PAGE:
Islamabad, Aug. 7 (EFE),- Pakistan’s former prime minister Imran Khan, arrested after being sentenced to three years over corruption charges, has urged his supporters and workers to keep fighting for the “real freedom” of the country, his lawyer said Monday after meeting him in a prison in Attock, southwest of capital Islamabad.
On Saturday, the former PM was sentenced to three years in jail in a case of misdeclaration of assets by a session court in Islamabad.
Khan told his main counsel Naeem Haider that the authorities have kept him in a C-class jail with no special facilities usually reserved for high-profile political prisoners – like air-conditioner, bed, table, chair, light, tv and newspaper – available to him.
He also complained about insects in the cell and not being given adequate food.
“There is an open washroom with no window, door, or wall. They are doing this just to break me,” the former PM told his lawyer.
“I will never bow down nor will accept slavery,” Khan was quoted as saying, insisting that he was fighting for the rule of law and the “real freedom” of the people.
Khan has been in the crosshairs of the Pakistani government and the powerful military since he was ousted in a no-confidence motion in April 2022 and alleged a foreign-backed conspiracy against himself.
Pakistan’s powerful military has directly or indirectly ruled the country for most of its independent history since 1947, and many analysts see the cricketer-turned-politician as the first leader to pose a real challenge to the military’s hold on the state and the masses.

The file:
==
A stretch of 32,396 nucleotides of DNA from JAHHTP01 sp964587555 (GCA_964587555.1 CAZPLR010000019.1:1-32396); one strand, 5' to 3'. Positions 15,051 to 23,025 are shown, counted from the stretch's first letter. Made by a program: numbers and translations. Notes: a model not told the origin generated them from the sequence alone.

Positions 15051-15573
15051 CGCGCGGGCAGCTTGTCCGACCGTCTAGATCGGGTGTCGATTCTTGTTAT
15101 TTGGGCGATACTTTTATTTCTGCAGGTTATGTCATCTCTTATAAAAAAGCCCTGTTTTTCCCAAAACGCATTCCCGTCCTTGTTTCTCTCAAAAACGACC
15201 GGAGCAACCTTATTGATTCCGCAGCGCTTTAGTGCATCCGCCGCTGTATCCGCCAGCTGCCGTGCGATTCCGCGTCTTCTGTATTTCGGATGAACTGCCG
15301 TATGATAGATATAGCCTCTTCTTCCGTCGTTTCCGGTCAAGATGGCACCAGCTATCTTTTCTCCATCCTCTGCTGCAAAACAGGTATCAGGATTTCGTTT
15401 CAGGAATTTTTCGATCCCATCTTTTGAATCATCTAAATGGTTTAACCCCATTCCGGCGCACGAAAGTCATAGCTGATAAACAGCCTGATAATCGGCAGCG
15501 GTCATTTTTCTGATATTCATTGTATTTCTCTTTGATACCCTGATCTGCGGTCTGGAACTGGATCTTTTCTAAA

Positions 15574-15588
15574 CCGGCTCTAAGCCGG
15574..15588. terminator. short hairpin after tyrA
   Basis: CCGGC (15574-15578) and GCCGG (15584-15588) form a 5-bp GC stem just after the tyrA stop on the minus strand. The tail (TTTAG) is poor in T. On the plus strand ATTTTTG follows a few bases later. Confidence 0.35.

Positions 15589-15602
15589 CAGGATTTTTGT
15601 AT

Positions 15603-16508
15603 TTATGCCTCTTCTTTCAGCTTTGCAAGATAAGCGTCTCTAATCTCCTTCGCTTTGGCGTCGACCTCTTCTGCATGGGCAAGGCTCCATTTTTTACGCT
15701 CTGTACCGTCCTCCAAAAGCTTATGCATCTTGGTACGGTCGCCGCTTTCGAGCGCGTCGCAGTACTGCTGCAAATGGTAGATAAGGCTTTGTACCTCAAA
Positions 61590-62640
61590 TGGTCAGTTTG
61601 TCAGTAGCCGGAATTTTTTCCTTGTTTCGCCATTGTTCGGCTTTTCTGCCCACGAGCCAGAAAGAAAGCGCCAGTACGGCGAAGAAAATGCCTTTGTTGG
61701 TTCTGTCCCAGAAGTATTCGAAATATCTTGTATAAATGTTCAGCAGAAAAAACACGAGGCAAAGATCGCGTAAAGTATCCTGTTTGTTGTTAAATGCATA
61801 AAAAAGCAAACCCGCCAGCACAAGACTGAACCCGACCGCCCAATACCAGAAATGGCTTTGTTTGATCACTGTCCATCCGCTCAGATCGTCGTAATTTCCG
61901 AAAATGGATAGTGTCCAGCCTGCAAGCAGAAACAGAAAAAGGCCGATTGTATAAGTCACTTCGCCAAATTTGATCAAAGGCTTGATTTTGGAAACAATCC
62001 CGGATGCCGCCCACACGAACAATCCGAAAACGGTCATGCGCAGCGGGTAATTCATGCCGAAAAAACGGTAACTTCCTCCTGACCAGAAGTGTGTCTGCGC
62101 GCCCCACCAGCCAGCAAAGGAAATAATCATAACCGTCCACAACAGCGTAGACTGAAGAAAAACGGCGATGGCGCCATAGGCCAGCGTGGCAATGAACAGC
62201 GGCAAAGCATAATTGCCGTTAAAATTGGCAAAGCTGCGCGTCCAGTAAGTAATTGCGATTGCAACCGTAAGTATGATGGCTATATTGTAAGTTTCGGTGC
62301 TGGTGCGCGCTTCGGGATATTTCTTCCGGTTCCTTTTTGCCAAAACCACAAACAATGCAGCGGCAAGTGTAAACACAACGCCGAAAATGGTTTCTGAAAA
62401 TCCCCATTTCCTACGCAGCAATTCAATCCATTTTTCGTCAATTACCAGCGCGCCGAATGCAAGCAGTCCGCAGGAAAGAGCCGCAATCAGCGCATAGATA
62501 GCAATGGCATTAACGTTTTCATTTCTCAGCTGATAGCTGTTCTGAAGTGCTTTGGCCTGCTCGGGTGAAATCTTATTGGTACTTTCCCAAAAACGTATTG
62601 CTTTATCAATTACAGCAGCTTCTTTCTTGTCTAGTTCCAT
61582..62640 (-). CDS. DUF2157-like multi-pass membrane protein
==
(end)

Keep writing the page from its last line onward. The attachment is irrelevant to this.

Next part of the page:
Widespread protests and violence had broken out when the former PM was arrested on May 9 following several failed attempts by the authorities, with his supporters even attacking military barracks and residences of army officers. He was later released on an order by the Supreme Court.
The government subsequently cracked down hard on Khan’s Pakistan Tehreek-e-Insaf party, rounding up thousands of members, while several key leaders resigned under pressure.
After being ousted, Khan had claimed in interviews that although he was the prime minister from 2018 to 2022, the real decisions were taken somewhere else, indirectly referring to the military.
Khan has also survived an assassination attempt on him in November 2022 during an anti-government march, being shot in both legs in an attack he also blamed on Pakistan’s intelligence agency.
Sunday’s verdict by an trial court in Islamabad is the first conviction against the former PM, who has faced dozens of cases in the past year since he was ousted in a vote of no confidence.
Specifically, Khan is accused of failing to declare gifts by not transferring them to a Pakistani government repository where items given to government officials by foreign dignitaries are stored.
The process began in October, when the Election Commission found Khan guilty of not declaring the proceeds from the sale of state gifts he had received as prime minister from 2018 to 2022 and requested criminal proceedings against the former PM.
Pakistan plans to hold elections later this year, after Prime Minister Shehbaz Sharif on Friday announced he would dissolve parliament on August 9, triggering a 90-day deadline for the polls .EFE